While satellite television often attracts the lion's share of analysis about new media and their effect on prospects for democratization in the Middle East and North Africa, another technology may already have had at least as large an impact: the Internet. In Morocco, where the regime has severely constrained, controlled, or silenced independent print media through direct and indirect censorship, the Internet has become an important instrument for unrestricted flows of information, which in turn are leading to the emergence of a more vibrant public sphere.
The degree of Morocco's connectivity to the Internet is surprising. For a country that established its first Internet connection in 1995, Morocco has now about one million users among a population of about 32 million, one of the highest growth rates in the Arab world. The spread of cybercafés (now numbering over 1500), as well as of Voice Over Internet Protocols for inexpensive long-distance phone calls, are helping to spread Internet use.
Since the introduction of the Internet into the political field in Morocco in the late 1990s, government ministries, political parties, and the parliament are online. The same holds true for activists and civil society groups, who have a long tradition of developing and using independent media to promote their interests and facilitate communication.
Among the most important cases of political use of the Internet in Morocco is that of Abdul Salam Yassine, leader of al-Adl wal-Ihsan (Justice and Charity), a leading Islam-oriented political organization. Internet use for political purposes gained momentum in 2000 when Al Adl wa Al Ihsan launched a website (http://www.yassine.net) to publish an open letter in many European languages after the regime banned independent newspapers for publishing it. Entitled “To whom it may concern,” the voluminous memorandum criticized King Hassan II's regime and urged King Mohammad to redistribute the late king's wealth. Yassine's website featured information resources, news, and audio and video clips, thus breaking the chains of censorship.
A separate but related recent case that shows how the Internet is facilitating political communication in the face of growing authoritarian tendencies is that of Nadia Yassine, daughter and unofficial spokesperson of Abdul Salam Yassine. In an interview published on June 2, 2005 in Al Usbuiyya Al Jadida, a Moroccan weekly, Nadia Yassine criticized authoritarian regimes and expressed support for a republic. Nadia Yassine was charged with damaging the monarchy and if found guilty, may face heavy fines and up to five years in prison. Following the charges, Nadia Yassine launched a website in Arabic, English and French (http://www.nadiayassine.net) containing detailed information about her biography, ideas, and activities (including audio clips of her public lectures, for example one given at the University of California at Berkeley), as well as the full text of the interview that resulted in the case against her. The website has received numerous e-mail messages of support, mostly from highly educated Moroccans.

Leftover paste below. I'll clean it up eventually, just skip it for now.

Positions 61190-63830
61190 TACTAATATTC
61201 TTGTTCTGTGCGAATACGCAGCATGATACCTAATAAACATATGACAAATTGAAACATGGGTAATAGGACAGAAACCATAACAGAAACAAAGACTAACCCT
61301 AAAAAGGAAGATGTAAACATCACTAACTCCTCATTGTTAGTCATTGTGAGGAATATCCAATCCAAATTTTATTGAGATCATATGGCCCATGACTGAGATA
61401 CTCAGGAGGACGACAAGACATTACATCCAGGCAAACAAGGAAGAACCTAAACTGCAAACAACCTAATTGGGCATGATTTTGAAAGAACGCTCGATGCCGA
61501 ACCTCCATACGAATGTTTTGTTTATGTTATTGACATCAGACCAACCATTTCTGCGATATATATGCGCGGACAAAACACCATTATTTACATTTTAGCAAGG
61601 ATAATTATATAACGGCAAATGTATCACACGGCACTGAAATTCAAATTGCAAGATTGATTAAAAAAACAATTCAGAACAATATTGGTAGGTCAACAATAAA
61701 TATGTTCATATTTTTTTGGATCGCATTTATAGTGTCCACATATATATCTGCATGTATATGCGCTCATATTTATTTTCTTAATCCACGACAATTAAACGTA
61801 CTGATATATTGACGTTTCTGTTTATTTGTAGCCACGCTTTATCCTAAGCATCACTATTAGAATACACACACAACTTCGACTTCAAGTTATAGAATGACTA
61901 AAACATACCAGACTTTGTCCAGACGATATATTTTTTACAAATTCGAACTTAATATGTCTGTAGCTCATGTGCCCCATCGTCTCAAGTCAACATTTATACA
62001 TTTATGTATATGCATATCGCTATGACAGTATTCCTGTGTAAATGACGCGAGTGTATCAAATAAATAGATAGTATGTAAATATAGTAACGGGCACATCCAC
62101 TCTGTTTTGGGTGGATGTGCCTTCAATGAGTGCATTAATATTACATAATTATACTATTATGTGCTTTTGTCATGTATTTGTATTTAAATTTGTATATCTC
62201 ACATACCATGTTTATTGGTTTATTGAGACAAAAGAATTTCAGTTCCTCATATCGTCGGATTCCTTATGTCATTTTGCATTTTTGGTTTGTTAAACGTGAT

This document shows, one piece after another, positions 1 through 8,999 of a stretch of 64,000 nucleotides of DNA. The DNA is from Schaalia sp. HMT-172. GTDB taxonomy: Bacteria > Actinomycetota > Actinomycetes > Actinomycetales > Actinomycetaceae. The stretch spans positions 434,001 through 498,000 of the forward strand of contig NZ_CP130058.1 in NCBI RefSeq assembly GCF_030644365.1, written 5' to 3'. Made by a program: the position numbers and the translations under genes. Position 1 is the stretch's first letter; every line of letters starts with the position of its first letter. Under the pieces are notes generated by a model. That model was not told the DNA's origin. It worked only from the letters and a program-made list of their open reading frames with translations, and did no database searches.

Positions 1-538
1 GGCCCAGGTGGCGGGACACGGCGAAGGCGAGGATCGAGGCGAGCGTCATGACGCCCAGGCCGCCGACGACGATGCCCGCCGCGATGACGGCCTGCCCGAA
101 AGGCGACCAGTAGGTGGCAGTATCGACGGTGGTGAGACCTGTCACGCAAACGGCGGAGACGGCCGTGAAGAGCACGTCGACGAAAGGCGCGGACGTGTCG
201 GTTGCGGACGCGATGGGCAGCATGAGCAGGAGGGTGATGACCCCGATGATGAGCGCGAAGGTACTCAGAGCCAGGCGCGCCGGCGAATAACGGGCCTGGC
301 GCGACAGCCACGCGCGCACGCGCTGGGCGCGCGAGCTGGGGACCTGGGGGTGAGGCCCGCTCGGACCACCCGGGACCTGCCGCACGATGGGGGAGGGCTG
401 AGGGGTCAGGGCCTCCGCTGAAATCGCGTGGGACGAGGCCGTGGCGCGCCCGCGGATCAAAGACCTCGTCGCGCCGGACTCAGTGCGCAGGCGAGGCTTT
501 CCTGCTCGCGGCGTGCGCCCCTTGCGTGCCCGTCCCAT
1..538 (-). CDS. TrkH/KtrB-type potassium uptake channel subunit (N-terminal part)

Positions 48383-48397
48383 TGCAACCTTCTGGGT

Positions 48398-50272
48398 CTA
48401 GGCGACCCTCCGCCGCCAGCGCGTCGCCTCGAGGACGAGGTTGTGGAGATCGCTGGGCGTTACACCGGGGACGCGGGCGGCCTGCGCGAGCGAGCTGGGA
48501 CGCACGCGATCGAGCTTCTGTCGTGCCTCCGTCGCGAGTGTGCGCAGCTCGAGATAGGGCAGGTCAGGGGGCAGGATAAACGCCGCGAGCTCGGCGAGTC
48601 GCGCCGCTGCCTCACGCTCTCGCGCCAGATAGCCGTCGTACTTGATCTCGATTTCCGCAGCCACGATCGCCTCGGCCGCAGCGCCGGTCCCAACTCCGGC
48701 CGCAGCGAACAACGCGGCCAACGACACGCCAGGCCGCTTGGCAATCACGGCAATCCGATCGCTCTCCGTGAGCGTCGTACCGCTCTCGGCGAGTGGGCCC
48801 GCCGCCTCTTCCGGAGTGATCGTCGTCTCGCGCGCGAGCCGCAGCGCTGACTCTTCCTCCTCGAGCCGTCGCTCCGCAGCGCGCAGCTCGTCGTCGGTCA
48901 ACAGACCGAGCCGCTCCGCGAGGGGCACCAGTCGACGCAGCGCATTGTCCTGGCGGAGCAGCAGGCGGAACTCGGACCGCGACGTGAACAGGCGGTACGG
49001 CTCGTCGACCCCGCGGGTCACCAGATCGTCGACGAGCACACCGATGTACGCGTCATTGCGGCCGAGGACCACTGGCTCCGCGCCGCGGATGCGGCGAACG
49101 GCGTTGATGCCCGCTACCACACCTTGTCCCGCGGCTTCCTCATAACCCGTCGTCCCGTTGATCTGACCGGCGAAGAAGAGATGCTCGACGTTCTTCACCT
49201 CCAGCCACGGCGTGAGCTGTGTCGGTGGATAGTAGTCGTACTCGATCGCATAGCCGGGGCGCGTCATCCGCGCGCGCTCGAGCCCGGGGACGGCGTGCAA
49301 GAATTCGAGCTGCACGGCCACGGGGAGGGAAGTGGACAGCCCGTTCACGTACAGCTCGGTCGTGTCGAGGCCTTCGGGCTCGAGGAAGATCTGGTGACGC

Nor have Islamists been the only ones to use the Internet to circumvent government constraints. Since January 1998 progressive intellectual and human rights activist Mahdi Elmandjra, denied access to regular Moroccan media, has used his website (http://www.elmandjra.org) and e-mail lists to disseminate information and alternative viewpoints. Elmandjra recently launched the “Baraka Movement,” similar to Egypt's Kifaya Movement, which opposes despotism and monopoly of authority. In using his electronic networks with international and national human rights organizations, he is able to publicize abuses, rights violations and repressive practices quickly. He perceives information sharing as an important feature of political participation, as it empowers marginalized individuals and civil society groups to overcome regime censorship. Since 1998 his website has had more than 400,000 hits, a large number of visitors for a personal website in the Arab world.
Internet-based political activism in Morocco is still nascent, but is growing at a fast pace and is likely to play an increasingly important role in accelerating political pluralism. The Moroccan regime is not ignorant of the power of the Internet and is attempting to stifle its effectiveness via legal constraints such as the 2003 anti-terrorism law as well as technical methods such as filtering and blocking websites. But such methods ultimately are ineffective; even when a website is shut down, there are still e-mail list serves and blogs to take up the cause.
Mohammad Ibahrine is Lecturer in International and Comparative Communication Studies at the University of Erfurt, Germany.